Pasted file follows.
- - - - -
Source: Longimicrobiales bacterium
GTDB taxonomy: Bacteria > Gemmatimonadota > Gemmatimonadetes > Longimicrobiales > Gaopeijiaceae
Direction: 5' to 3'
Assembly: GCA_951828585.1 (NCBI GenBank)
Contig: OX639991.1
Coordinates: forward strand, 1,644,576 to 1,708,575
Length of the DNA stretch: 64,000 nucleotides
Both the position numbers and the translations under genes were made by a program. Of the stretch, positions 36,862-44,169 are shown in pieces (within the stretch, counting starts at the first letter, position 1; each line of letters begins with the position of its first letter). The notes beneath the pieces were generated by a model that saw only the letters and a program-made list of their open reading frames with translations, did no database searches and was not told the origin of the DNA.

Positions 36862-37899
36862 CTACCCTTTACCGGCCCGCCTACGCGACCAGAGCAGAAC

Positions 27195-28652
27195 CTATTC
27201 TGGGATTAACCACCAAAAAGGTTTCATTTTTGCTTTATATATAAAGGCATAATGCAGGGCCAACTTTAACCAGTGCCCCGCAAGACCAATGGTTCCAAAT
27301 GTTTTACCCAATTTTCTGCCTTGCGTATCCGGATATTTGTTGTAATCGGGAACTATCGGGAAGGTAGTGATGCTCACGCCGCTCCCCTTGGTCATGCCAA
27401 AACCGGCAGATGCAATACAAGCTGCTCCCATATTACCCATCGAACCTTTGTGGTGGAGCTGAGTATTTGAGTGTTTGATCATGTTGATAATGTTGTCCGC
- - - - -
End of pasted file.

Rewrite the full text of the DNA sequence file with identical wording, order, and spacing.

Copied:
Source: Longimicrobiales bacterium
GTDB taxonomy: Bacteria > Gemmatimonadota > Gemmatimonadetes > Longimicrobiales > Gaopeijiaceae
Direction: 5' to 3'
Assembly: GCA_951828585.1 (NCBI GenBank)
Contig: OX639991.1
Coordinates: forward strand, 1,644,576 to 1,708,575
Length of the DNA stretch: 64,000 nucleotides
Both the position numbers and the translations under genes were made by a program. Of the stretch, positions 36,862-44,169 are shown in pieces (within the stretch, counting starts at the first letter, position 1; each line of letters begins with the position of its first letter). The notes beneath the pieces were generated by a model that saw only the letters and a program-made list of their open reading frames with translations, did no database searches and was not told the origin of the DNA.

Positions 36862-37899
36862 CTACCCTTTACCGGCCCGCCTACGCGACCAGAGCAGAAC

Positions 27195-28652
27195 CTATTC
27201 TGGGATTAACCACCAAAAAGGTTTCATTTTTGCTTTATATATAAAGGCATAATGCAGGGCCAACTTTAACCAGTGCCCCGCAAGACCAATGGTTCCAAAT
27301 GTTTTACCCAATTTTCTGCCTTGCGTATCCGGATATTTGTTGTAATCGGGAACTATCGGGAAGGTAGTGATGCTCACGCCGCTCCCCTTGGTCATGCCAA
27401 AACCGGCAGATGCAATACAAGCTGCTCCCATATTACCCATCGAACCTTTGTGGTGGAGCTGAGTATTTGAGTGTTTGATCATGTTGATAATGTTGTCCGC